I’ll be presenting on April 28 at my 4th SQL Saturday this year in Phoenix, Arizona. As I thought about what to write it struck me that this is SQL Saturday number 131. That’s a lot of events in just a few years! It made me wonder if there are people who work with SQL Server who have never heard of SQL Saturday. I don’t think that could be possible, so this post is really just a reminder to people to get registered and go. It’s clearly the place to be and thing to do; the total number of planned SQL Saturdays just grew to 155 with one in Peru having just been announced for this summer.
In Phoenix (Chandler) this weekend there are 10 tracks and 60 sessions total, so there has to be something for everyone. I can’t imagine that there’s a SQL topic I can think of that isn’t being covered by an expert in the field, and with so many great presenters descending upon Arizona this weekend the networking is going to be a killer!
I have 3 sessions to deliver. One is an original topic I will be co-presenting with friend and client Jeff Renz called The 2012 Data Warehouse Architecture Debate. This session will discuss the pros and cons of dimensional modeling and data vault data warehouses and will be presented in the spirit of a debate since it’s an election year. I’m also presenting Real-time Data Warehouse and Reporting, a session I’ve done before several times that gets me the best feedback of any session I do, so it seems people like it. The other session I’m presenting is Fast-track to BI Analytics with SQL Server 2012 showing you a fast way to get to Business Intelligence with SQL Server 2012. If their are barriers to establishing BI technology in your organization, this session is a great way to see how you can overcome these obstacles using new features introduced in SQL Server 2012 such as tabular models, columnstore indexing and analytic functions.
See you there!
The T-SQL Tuesday topic this month is straightforward, asking us to write about our favorite feature of SQL Server 2012. Nigel Sammy has invited us to a party that gives us a lot to talk about, making it hard to choose.
One of the overriding themes in the new release of SQL Server 2012 is the attempt to make the entry into Business Intelligence easier for people. With the addition of features such as tabular models and DAX, analytic T-SQL functions, Power View, and columnstore indexing, the steep learning curve of BI has been reduced, and the promise of self-service BI gets closer.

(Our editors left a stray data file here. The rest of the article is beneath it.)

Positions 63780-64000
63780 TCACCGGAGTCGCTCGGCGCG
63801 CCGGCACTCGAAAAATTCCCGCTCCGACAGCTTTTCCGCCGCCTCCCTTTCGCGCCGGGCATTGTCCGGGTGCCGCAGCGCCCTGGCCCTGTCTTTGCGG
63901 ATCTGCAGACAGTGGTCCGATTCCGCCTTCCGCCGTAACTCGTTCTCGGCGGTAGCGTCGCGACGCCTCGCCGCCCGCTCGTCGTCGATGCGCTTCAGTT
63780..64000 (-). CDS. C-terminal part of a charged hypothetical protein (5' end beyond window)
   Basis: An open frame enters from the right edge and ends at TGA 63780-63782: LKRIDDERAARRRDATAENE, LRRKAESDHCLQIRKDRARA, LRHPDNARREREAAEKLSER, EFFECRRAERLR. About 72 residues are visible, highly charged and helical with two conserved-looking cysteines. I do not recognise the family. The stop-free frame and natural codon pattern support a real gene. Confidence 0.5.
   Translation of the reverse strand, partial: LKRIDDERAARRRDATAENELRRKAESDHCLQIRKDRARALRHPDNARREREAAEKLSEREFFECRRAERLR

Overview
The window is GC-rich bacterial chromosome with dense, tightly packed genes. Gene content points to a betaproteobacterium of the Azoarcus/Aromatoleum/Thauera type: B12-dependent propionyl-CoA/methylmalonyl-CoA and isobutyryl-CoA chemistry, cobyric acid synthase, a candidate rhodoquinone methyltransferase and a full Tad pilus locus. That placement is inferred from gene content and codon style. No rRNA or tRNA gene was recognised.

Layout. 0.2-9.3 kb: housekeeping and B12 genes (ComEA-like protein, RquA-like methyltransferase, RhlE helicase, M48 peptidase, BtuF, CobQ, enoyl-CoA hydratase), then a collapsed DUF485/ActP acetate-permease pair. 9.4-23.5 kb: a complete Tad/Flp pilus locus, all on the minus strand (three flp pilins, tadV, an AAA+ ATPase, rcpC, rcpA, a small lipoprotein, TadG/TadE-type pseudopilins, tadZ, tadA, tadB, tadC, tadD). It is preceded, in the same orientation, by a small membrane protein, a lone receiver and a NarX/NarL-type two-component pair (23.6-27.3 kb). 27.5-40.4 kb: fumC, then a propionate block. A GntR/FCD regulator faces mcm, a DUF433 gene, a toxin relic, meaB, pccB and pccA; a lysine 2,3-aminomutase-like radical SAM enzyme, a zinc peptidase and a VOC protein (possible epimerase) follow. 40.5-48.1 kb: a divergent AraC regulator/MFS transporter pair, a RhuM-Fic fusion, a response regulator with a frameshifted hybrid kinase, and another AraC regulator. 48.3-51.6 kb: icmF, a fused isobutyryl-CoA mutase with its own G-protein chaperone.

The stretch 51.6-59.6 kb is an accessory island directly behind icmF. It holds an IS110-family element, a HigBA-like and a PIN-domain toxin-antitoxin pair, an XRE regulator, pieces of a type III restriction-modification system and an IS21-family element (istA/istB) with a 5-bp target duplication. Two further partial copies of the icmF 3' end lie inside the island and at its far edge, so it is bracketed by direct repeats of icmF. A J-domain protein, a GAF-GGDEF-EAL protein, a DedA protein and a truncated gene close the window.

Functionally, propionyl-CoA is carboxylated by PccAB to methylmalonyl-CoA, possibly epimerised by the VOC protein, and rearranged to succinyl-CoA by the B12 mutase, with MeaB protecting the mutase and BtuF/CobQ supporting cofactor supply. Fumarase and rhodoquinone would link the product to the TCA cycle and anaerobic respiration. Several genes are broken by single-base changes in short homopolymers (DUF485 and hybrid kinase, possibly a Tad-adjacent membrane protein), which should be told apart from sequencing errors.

The DAX functions added to tabular models is my vote for the most useful new feature in 2012. It can be taken advantage of by almost any data architecture, whether it’s a dimensional model, report extract, or an OLTP DB. The DAX functions allow us to dress up the model with fundamental measures that let developers and users create reports and other visualizations in a way that’s faster and cheaper for them.
DAX in Action
In the following image you’ll see a report table I imported into a tabular model from Adventure Works. I quickly added a calculated column called expensive item, which is set to 1 if a sale is $50 or greater. Then I added 4 typical but useful measures; sum sales, average sales,number sales, and number of expensive items sold.
For the Expensive_Item column, I created it with this expression
IF([SalesAmount] >= 50, 1, 0)
For the other measures I used these functions:
Sum_Sales:=sum([SalesAmount]) Average_Sales:=AVERAGE([SalesAmount]) Num_Expensive_Item:=SUM([Expensive_Item]) Num_Sales:=COUNTROWS(ReportExtract)
After a few minutes of working, I had a model that is useful, provides basic functionality for reporting, and is one I can grow with. It’s an easier entry point to reporting that requires fast performance and to Excel pivot tables than was available with prior versions of SQL Server. Now you can add Power View to that list.
And the best part: the easier it is to implement, the more time we’ll have to party!